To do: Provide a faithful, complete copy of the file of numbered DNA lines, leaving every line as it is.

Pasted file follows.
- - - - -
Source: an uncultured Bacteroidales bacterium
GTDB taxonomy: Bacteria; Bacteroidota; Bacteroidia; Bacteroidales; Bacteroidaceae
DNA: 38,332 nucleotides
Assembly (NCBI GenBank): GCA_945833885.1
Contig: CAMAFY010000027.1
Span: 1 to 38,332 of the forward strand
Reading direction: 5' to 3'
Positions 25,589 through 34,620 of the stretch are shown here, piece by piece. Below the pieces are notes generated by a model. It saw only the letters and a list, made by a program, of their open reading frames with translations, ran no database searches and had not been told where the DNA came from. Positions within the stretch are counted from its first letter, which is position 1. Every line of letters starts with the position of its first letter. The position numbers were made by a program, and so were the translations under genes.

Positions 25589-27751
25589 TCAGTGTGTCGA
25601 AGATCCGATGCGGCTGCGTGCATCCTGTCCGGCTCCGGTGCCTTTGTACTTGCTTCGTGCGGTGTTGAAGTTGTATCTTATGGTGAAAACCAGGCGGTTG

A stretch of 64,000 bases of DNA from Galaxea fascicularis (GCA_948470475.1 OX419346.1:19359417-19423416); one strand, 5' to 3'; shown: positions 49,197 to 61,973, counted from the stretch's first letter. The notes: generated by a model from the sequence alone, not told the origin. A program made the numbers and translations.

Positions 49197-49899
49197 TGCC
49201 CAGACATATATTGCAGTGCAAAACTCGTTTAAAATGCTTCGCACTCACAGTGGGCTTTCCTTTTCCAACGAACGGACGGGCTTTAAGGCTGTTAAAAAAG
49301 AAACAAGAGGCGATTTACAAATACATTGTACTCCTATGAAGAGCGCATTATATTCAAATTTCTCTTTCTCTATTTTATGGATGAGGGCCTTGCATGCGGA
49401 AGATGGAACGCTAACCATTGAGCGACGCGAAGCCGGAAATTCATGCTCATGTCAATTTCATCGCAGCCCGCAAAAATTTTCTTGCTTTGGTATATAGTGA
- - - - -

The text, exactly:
Source: an uncultured Bacteroidales bacterium
GTDB taxonomy: Bacteria; Bacteroidota; Bacteroidia; Bacteroidales; Bacteroidaceae
DNA: 38,332 nucleotides
Assembly (NCBI GenBank): GCA_945833885.1
Contig: CAMAFY010000027.1
Span: 1 to 38,332 of the forward strand
Reading direction: 5' to 3'
Positions 25,589 through 34,620 of the stretch are shown here, piece by piece. Below the pieces are notes generated by a model. It saw only the letters and a list, made by a program, of their open reading frames with translations, ran no database searches and had not been told where the DNA came from. Positions within the stretch are counted from its first letter, which is position 1. Every line of letters starts with the position of its first letter. The position numbers were made by a program, and so were the translations under genes.

Positions 25589-27751
25589 TCAGTGTGTCGA
25601 AGATCCGATGCGGCTGCGTGCATCCTGTCCGGCTCCGGTGCCTTTGTACTTGCTTCGTGCGGTGTTGAAGTTGTATCTTATGGTGAAAACCAGGCGGTTG

A stretch of 64,000 bases of DNA from Galaxea fascicularis (GCA_948470475.1 OX419346.1:19359417-19423416); one strand, 5' to 3'; shown: positions 49,197 to 61,973, counted from the stretch's first letter. The notes: generated by a model from the sequence alone, not told the origin. A program made the numbers and translations.

Positions 49197-49899
49197 TGCC
49201 CAGACATATATTGCAGTGCAAAACTCGTTTAAAATGCTTCGCACTCACAGTGGGCTTTCCTTTTCCAACGAACGGACGGGCTTTAAGGCTGTTAAAAAAG
49301 AAACAAGAGGCGATTTACAAATACATTGTACTCCTATGAAGAGCGCATTATATTCAAATTTCTCTTTCTCTATTTTATGGATGAGGGCCTTGCATGCGGA
49401 AGATGGAACGCTAACCATTGAGCGACGCGAAGCCGGAAATTCATGCTCATGTCAATTTCATCGCAGCCCGCAAAAATTTTCTTGCTTTGGTATATAGTGA